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Two Lists That Will Help You Stop Using Credit Cards

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It’s all about thinking ahead.

I’m a big fan of a running list.

That’s just a list that I constantly add to and take away from. I have a couple of running lists that have been very helpful to me on my ongoing quest to be Not Poor.

I’ve found that these two lists work together to keep me from reaching for a credit card every time something comes up.

List One: Things I Need

I translate ‘need’ very broadly. It includes a lot of things I want, but have done fine without all my life.

For instance pressure canner was on my list for ages. Years. I’ve never pressure canned a thing in my life, but I love to can things with a water bath and I wanted to try pressure canning.

New pressure canners cost something in the ballpark of $200 and there was no way I was paying that.

So, I put it on my list and I waited. Finally, this past spring, I found one at a local auction for $20. I have visions of making soup out of Farmer’s Market veggies later in the summer and canning it up for winter. Yummy.

This list is sort of a slow shopping list. Nothing I head out to the store and fill my cart with. It’s more things that I want to keep an eye out for, so that when I see them cheap (usually secondhand, but not always), I don’t miss out.

My Things I Need list also keeps me from going off on a spending tangent. If something’s not on my list, I’m likely to at least slow down and make sure it’s something I really want to buy.

It’s crazy how, as soon as you list something, you start to see it everywhere. When we moved to our new house in Pennsylvania, we found ourselves with about a thousand windows and zero curtains. Curtains went on my list, and suddenly I was noticing them every time I went into a thrift shop.

Using a Things I Need list will keep you from running right out and charging something on a credit card the instant you decide you need it.

You can put aside a small ‘Things I Need’ budget so that when your list and life come together and what you need is right in front of you, you can actually buy it. I’ve found that $100 works for me now, but in the past my budget for this list was $20.

List Two: Randomly Acts of Spending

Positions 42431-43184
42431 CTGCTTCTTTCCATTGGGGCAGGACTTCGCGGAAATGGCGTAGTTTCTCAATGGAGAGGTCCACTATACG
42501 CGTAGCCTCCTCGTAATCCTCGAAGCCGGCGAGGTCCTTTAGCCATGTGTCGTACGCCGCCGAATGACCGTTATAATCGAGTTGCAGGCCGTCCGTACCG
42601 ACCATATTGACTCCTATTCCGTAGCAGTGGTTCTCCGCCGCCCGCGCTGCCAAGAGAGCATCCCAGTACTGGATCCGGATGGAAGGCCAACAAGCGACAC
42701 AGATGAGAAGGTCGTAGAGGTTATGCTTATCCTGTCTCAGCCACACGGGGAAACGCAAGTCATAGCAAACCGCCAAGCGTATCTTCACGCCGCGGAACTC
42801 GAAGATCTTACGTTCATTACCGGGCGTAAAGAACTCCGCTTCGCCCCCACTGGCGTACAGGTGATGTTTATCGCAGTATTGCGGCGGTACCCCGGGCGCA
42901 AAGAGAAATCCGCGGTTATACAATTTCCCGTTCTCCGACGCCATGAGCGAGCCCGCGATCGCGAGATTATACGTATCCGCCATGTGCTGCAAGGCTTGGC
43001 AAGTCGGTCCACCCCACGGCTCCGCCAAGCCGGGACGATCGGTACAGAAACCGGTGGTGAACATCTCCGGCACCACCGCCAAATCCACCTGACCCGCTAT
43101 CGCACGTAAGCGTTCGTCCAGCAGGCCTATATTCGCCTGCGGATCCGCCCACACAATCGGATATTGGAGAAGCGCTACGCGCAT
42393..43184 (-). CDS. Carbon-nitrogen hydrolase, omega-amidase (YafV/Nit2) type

This list is no where near as fun, but it is super important.

It’s (relatively) easy to pay bills that come up every month. You know, month in and month out, your rent is due. You have to buy groceries. You have to pay the electric bill and for your cell phone.

But what about getting your dog groomed every ninety days? Or what about the completely random times when your dog needs to see a vet?

What about birthdays (which do come every year, but still manage to take us by surprise)?

What about getting your teeth cleaned twice a year?

Those things aren’t all actually random, but they feel like they are. When you’re scrambling in mid-November to come up with the extra money to pull together a big family Thanksgiving meal, for instance.

And you know, maybe you don’t know when you’re going to need to come up with an urgent care co-pay, but you can be pretty sure that at some point you will need to.

A running list of the randomly recurring spending that you know you can count on is a lifesaver for me.

Start with all of the things you know will come up: holidays, vacation, insurance payments, regular medical appointments, school supplies, winter coats, etc.

Then add in the things that really are random: urgent care visits, vet bills, car repairs, etc.

The good news is that you’re not going to have to pay all of those things all at once. They’ll be spread out over the year.

Try to estimate how much you’ll need in the next twelve months for each one. Start a new savings account at your bank called Random Acts of Spending and start adding to it.

I’ve found that having a thousand dollars in my Random Acts of Spending account is enough. It’s enough for even a fairly major car repair or emergency vet visit. When I’ve used some money out of that account, I funnel my savings into it until it’s built up again.

This account keeps me from having to turn to a credit card for every emergency. I borrow the money from myself, instead. Interest free. And knowing I have a cushion to manage things as they come up is such a good feeling.

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